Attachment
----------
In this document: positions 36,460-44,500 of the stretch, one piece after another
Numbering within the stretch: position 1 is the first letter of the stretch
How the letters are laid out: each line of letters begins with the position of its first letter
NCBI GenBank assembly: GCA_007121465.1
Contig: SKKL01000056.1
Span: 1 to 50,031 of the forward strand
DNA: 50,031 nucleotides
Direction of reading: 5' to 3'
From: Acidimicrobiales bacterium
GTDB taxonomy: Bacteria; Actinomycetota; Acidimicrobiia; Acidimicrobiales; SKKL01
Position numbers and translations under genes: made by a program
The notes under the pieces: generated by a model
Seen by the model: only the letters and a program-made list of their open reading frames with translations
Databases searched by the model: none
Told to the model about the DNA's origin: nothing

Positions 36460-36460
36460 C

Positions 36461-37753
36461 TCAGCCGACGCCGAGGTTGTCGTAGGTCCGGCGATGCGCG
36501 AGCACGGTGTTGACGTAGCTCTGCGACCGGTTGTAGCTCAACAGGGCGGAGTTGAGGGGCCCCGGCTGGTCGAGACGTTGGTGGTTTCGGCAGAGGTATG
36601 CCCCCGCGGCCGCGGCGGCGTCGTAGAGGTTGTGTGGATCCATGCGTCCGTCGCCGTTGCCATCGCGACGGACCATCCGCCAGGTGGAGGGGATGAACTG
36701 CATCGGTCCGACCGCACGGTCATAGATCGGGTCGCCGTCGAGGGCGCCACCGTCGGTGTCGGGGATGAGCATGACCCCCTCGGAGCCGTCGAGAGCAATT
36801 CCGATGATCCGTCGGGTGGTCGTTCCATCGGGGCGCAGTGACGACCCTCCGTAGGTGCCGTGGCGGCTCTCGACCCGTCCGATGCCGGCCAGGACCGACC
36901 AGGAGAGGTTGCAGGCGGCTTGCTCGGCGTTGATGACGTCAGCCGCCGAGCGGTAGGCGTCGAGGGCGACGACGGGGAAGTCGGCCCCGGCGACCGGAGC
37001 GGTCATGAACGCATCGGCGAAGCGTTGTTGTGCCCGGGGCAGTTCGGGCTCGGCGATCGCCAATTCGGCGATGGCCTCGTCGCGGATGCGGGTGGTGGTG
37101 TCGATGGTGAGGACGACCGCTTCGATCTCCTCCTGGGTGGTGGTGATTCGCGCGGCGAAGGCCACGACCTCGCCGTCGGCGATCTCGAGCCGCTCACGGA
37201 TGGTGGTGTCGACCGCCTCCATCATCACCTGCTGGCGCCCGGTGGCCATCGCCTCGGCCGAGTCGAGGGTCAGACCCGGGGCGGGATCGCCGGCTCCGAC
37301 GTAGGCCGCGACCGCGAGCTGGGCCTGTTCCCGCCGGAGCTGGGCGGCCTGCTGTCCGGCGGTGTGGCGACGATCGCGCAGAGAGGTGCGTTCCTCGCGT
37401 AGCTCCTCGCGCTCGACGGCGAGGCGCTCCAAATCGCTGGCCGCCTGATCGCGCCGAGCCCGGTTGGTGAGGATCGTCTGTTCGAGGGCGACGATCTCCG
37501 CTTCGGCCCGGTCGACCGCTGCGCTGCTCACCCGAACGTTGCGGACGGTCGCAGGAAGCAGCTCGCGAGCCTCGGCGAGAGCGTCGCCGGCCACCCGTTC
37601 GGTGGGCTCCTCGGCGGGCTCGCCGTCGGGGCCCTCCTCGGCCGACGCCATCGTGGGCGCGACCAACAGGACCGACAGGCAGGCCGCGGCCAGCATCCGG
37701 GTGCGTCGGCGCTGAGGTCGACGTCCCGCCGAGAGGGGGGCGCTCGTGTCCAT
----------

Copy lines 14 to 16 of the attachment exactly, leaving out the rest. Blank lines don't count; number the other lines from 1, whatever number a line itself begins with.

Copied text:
Databases searched by the model: none
Told to the model about the DNA's origin: nothing

Positions 36460-36460